*** Go to our YouTube channel in the link below to see the video review of this record in episode #49 of the SBR Album of the Week.
‘KEN Mode try to avoid melody where possible. You’re not supposed to have a good time. If you want entertainment, listen to an AC/DC album. This is the audio equivalent of visiting a Holocaust awareness exhibition,” said Scream Blast Repeat in our review of last year’s Null album from KEN Mode. The fact that this band have a prestigious Canadian Juno Award to their name for 2011’s Venerable LP is just as impressive as their ability to toss you into the midst of another person’s trauma. Listen to a KEN Mode record and you feel like you’ve walked into the den of a stalker whose psychopathic tendencies could explode at any moment. Or so you think…
It’s unusual for an established band to release two albums in consecutive years. But Void sounds like it came into creation around the time of 2022’s Null as a more introspective counterpart. Fans of the group’s eviscerating audio attack will arch their eyebrows and stroke their chin when they digest this record for the first time. The aggression levels have no interest in matching the intensity of the predecessor LP, yet the listening experience is still more intense than a sermon from a Democratic Unionist Party preacher with Ulster’s LGBTQ community in his sights.
Opening track, ‘The Shrike’, does a good job of promoting the illusion of business as usual in the way it claws the skin from your neck under a booming wave of grungy guitar distortion. It might even remind you of track number one from their 2018 Loved album. Vocalist, Jesse Matthewson, sounds as unnerved as ever when he takes to the microphone with his desperate shouts and screams reverberating through the mix likes the last pleas of a righteous death row criminal aiming one last jab in the eye of society. Yet beyond the violent guitar stabs and rough amplification of electricity is a subtle exploration of the mid-range fretwork synonymous with the debut Joy Division record.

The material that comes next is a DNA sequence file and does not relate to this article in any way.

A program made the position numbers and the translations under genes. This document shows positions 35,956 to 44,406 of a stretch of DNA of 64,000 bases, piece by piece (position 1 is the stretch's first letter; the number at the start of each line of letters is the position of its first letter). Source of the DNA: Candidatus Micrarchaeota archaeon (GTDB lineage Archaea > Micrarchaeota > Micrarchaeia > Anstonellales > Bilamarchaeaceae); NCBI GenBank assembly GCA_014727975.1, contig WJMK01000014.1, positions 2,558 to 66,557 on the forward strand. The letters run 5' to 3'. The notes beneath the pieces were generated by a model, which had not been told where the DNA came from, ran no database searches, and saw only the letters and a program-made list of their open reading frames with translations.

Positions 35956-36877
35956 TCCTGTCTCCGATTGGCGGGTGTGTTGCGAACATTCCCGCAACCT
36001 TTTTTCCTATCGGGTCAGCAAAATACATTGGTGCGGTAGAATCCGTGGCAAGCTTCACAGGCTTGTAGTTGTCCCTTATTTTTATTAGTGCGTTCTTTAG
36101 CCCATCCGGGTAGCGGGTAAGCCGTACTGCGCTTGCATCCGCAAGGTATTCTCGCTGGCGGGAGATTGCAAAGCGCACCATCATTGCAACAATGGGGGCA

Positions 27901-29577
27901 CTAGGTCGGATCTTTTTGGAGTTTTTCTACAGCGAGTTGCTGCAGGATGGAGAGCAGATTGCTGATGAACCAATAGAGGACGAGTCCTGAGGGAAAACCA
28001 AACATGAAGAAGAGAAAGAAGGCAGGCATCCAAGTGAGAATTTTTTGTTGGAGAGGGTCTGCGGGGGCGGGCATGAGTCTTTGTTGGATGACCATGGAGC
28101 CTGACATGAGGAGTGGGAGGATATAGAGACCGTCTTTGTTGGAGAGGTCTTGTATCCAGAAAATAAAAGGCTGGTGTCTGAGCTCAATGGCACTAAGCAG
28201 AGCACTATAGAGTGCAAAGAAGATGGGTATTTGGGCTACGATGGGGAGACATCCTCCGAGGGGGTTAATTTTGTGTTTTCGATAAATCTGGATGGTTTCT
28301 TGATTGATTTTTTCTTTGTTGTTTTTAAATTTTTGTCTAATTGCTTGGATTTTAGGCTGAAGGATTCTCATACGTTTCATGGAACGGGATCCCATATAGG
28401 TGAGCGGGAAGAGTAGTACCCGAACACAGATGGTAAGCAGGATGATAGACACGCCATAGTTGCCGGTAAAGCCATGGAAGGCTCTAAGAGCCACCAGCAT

Let’s not kid ourselves – this is a heavy album. But the hostile industrial moments of the last record seldom appear here. Instead, Jesse Matthewson explores a wider range of personalities. ‘Painless’ throbs with the shrill pitch of feedback loops and deep bass guitar incursions, yet ‘These Wires’ searches for a melody among the minimalist piano sprinkles and high-register guitar arpeggios. Here, Matthewson uses the same agitated spoken-word technique as Henry Rollins before the distortion take over at 01:21. Then he roars, “Why would anything feel right again?” as if awaking among the rubble of an earthquake. Think of an extreme version of The Pixies with rough noise aberrations buried among the glow of a superficial calm.
Of course, this album has its kill-everyone-now moments. ‘I Cannot’ can take its place next to any of the harshest material in the KEN Mode discography. The violent crunch of guitars and unhinged belting vocals will remind you of Today is the Day at their glorious best. You can feel your eyes bulging and your solar plexus tightening under the weight of the instruments. Yet KEN Mode’s lyrical protagonists are often the instigators of their own downfall rather than victims with no agency. “I don’t think there is valour in making it to the other side with so many that you despise,” laments Jesse Matthewson.
The need for atonement in ‘He Was a Good Man, he Was a Taxpayer’ is remarkable for its unsentimental honesty. “We were never young. We were never strong. It’s of so little consequence that you forgive me now that I’m gone.” Here, Scott Hamilton weaves a slithery bassline through the mix as Jesse Matthewson strains every muscle in his throat. Mid-range guitar notes hover over the rhythmic architecture of the song like a lingering gas leak. Closing track, ‘Not Today, Old Friend’, continues you with the bass-led rumination, but this time the spoken-word vocals purvey a false hope. You might even call them facetious, like a cynic who can no longer take comfort in the assurances of others. This is the main departure of album number nine – it enhances the soliloquy approach by scaling back some of the noisier musical elements so the voice can air its grievances uninterrupted.
KEN Mode will never be easy listening, but it will surprise you how much you can sit through this record in the mind of a voyeur rather than a tormentor. As a sequel to Null, it triumphs as a darker piece of contemplation with a focus on the subtleties missing from the last album. You can feel the hands loosening around your throat, but there’s no guarantee your life will be easier from here.
Release Date: 22/09/2023
Record Label: Artoffact Records
Standout tracks: The Shrike; I Cannot; Not Today, Old Friend
Suggested Further Listening: Chat Pile – God’s Country (2022), Swans – Children of God (1987), Great Falls – Objects Without Pain (2023)